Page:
Spending is more in our selves and others than saving. Spending for wants now is uncontrolled. See this phenomenon in the following article.
Why do people spend their money rather than save it? – Big Blue …
Banishing your money blues one day at a time
I have always wondered why is it that some people feel the need to spend their money as soon as it hits their bank account whilst others prefer to save or invest their income.
According to a survey, one in six Britons admits to having no savings at all. Whilst one in four would see their savings wiped out within a month if they lost their job. Those statistics are frightening.
Losing your job does not just affect people on low incomes. According to the same survey two out of five people earning more than £100,000 said they would run out of money within five months. That is slightly longer as these people should have some savings and investments that they can use. Ideally, though they should be able to survive longer than that given the size of their wages.
So what causes some people to spend their money as soon as they get their hands on it rather than save it?
Saving money is going to be almost impossible if you are not making much money. If you are barely making enough money to pay for essentials then it is easy to see where the money needs to go. Providing food, clothing, and shelter to yourself and your family today is far more important than saving for tomorrow.
Making extra money by taking on a second job or a side hustle can help. Every penny counts if you are struggling financially. Being frugal and cutting costs can help. If you living the breadline you will already be being extra careful in how you spend your money to ensure you make it go as far as possible. This leaves little room to save money.
It is only when you can afford to buy all the essentials that you need that you can think about saving money. Once you reach this tipping point you can build an emergency fund and start to spend some money on luxuries.
Around 50% of Britons said they felt pressure from social media sites such as Facebook to spend their money. Lots of people see their friends and celebrities buying the latest gadgets, going off on fancy holidays or buying trendy clothes and feel the need to do the same.
Economists urge spending to fuel the economy. How does this work?
Saving — not Spending — Is the Engine of Economic Growth | Mises …
Most economists concur with the view that what keeps the economy going is consumption expenditure. Furthermore, it is generally held that spending, rather than individual saving, is the essential condition for production and prosperity.
Savings is seen to be detrimental to economic activity as it weakens the potential demand for goods and services.
In this framework of thinking, economic activity is depicted as a circular flow of money. Spending by one individual becomes part of the earnings of another individual, and spending by another individual becomes part of the first individual’s earnings.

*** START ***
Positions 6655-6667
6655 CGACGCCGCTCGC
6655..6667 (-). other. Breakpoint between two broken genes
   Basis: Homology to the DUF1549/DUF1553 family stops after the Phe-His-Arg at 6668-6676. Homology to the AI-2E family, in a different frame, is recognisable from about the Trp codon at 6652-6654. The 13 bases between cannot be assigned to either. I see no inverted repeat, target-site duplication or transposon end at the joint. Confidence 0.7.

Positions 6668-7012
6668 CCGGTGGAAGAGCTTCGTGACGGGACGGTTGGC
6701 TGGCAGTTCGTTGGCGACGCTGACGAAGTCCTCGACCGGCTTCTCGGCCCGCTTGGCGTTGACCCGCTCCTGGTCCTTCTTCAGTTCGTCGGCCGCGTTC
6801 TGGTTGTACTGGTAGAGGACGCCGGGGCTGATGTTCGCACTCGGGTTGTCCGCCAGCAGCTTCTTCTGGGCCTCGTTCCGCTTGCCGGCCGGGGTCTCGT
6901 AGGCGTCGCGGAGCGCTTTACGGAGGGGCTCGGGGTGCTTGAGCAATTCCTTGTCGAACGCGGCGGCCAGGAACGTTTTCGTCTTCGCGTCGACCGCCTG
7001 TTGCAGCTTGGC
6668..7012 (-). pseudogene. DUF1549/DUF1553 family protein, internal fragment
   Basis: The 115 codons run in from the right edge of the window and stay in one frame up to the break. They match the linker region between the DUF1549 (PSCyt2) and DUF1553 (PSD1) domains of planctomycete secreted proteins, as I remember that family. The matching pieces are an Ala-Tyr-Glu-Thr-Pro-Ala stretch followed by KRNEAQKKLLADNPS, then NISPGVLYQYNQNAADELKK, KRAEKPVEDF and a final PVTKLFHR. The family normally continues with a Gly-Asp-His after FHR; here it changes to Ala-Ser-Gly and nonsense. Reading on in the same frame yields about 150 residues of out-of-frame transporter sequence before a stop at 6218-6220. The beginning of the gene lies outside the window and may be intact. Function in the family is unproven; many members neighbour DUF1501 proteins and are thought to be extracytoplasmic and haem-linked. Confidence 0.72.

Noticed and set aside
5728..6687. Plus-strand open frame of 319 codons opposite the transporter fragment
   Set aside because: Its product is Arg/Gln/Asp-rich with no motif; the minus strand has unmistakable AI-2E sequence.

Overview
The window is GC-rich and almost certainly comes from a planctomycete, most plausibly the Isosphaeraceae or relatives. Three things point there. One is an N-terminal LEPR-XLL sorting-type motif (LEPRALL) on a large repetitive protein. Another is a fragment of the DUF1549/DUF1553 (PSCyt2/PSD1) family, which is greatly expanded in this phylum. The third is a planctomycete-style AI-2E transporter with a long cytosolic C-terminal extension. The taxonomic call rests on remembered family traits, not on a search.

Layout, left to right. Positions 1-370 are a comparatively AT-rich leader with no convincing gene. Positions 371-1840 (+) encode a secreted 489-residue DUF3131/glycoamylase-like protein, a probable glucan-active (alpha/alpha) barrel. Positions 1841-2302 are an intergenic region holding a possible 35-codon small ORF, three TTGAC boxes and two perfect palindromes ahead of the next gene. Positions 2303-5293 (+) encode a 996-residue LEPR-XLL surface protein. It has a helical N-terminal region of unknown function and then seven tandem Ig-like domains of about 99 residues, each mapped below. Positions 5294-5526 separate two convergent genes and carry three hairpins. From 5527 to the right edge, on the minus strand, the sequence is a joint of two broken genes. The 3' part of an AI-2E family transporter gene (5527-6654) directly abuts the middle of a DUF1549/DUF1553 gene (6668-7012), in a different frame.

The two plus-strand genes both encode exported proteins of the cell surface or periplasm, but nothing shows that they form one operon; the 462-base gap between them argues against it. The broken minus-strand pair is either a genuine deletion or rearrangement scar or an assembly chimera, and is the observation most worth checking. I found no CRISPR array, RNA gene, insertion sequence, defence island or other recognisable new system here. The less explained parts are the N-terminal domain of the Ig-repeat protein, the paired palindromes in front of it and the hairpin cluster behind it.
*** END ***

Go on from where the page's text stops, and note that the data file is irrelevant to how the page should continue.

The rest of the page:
If however, people become less confident about the future it is held they will cut back on their outlays and hoard more money. Therefore, once an individual spends less, this worsens the situation of some other individual, who in turn also cuts his spending.
A vicious circle emerges — the decline in people’s confidence causes them to spend less and to hoard more money. This lowers economic activity further, thereby causing people to hoard more etc. The cure for this, it is argued, is for the central bank to pump money.
By putting more cash in people’s hands, consumer confidence will increase, people will then spend more and the circular flow of money will reassert itself.
Conversely, others believe that saving does bring forth growth in the economy. Carefully read the next article.
Does saving stimulate the economy more than spending?
When the 2008-09 financial crisis hit, my husband and I were debt-free and building our savings. We were proud of what we’d accomplished, and I used to stare at our savings balance with a smile after every payday.
At the time, all I seemed to hear was that we Americans had to spend our way out of a recession, that spending was the key to growth. Besides $862 billion in emergency government spending, everyday joes and janes were encouraged to spend through home-buyer credits and programs like Cash for Clunkers. (This wasn’t unique to the current administration, either; the former administration encouraged Americans to “go shopping,” as well.)
Some people say these programs were a success — that Americans are eager for their government to tell them what to do. Others believe that spending is what led to financial disaster in the first place, and more spending isn’t the answer.
You know what? I honestly don’t care. I’m more focused on my personal economy. My husband and I made great headway with our personal finances, and we aren’t about to stop and jeopardize our future by buying a new car or a flat-screen TV. We have goals, and we’re set on hitting them. Someone else is going to have to buy those cars and houses, because we’re focused on building our financial future.
But a recent article in Fortune, “The Naked Stimulus: Why Savings Stimulate More than Spending,” piqued my interest, and I came away with a different understanding of why some people argue that spending our way out of a recession doesn’t work.
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